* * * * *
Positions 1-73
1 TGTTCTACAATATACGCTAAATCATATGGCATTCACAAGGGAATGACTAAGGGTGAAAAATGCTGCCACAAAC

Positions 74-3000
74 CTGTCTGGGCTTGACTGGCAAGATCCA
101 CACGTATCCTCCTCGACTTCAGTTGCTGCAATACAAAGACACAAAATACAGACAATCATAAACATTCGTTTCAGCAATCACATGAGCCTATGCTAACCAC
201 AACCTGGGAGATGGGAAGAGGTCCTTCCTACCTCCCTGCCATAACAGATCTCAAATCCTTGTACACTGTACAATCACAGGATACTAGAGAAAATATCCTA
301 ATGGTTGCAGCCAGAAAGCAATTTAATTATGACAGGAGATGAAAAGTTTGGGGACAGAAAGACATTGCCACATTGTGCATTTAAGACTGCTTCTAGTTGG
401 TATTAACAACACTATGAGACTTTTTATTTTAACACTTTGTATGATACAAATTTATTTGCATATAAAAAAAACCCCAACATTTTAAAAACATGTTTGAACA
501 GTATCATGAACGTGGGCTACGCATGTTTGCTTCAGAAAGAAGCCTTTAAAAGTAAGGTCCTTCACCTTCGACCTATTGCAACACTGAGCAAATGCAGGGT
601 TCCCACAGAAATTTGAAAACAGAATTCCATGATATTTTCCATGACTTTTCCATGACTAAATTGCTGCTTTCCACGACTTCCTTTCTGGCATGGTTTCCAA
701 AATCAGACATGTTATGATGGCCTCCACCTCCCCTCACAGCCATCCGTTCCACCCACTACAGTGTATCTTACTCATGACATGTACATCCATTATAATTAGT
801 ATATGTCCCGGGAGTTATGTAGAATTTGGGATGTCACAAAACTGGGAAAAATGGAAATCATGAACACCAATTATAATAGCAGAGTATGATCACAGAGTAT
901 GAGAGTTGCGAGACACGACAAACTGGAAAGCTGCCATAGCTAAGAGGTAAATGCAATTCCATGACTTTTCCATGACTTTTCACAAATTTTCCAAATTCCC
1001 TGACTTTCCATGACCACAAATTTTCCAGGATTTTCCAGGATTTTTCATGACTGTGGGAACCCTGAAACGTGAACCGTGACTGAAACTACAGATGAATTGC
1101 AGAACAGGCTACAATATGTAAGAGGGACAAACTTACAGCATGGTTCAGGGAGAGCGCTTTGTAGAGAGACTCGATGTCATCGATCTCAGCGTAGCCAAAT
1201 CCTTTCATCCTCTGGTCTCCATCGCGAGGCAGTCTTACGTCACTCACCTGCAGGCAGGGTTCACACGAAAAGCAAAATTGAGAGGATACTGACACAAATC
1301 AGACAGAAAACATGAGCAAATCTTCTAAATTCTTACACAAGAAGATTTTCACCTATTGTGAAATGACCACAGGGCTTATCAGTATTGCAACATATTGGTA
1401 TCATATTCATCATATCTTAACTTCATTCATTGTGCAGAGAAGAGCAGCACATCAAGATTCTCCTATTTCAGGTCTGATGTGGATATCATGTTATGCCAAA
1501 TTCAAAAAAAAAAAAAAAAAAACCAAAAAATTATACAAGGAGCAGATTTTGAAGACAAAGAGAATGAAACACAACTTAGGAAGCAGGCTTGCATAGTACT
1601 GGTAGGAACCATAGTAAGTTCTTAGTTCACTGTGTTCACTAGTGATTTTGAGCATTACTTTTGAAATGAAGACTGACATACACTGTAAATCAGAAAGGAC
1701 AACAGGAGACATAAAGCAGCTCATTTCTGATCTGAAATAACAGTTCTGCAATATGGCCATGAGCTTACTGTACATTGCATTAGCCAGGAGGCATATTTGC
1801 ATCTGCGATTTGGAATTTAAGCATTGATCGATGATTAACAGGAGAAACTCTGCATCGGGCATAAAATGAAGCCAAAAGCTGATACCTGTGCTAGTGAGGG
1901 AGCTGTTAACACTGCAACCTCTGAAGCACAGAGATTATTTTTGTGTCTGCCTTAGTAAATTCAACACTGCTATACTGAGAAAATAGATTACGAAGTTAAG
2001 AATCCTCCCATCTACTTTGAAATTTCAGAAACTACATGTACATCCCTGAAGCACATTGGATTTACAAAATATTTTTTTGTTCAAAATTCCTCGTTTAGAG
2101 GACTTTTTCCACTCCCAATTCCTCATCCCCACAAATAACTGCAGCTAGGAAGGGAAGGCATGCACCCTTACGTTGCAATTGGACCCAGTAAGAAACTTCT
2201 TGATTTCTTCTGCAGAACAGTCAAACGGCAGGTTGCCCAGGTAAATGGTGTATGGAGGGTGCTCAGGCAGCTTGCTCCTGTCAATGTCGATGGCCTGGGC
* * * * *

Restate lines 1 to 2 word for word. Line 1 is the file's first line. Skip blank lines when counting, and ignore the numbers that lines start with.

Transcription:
Positions 1-73
1 TGTTCTACAATATACGCTAAATCATATGGCATTCACAAGGGAATGACTAAGGGTGAAAAATGCTGCCACAAAC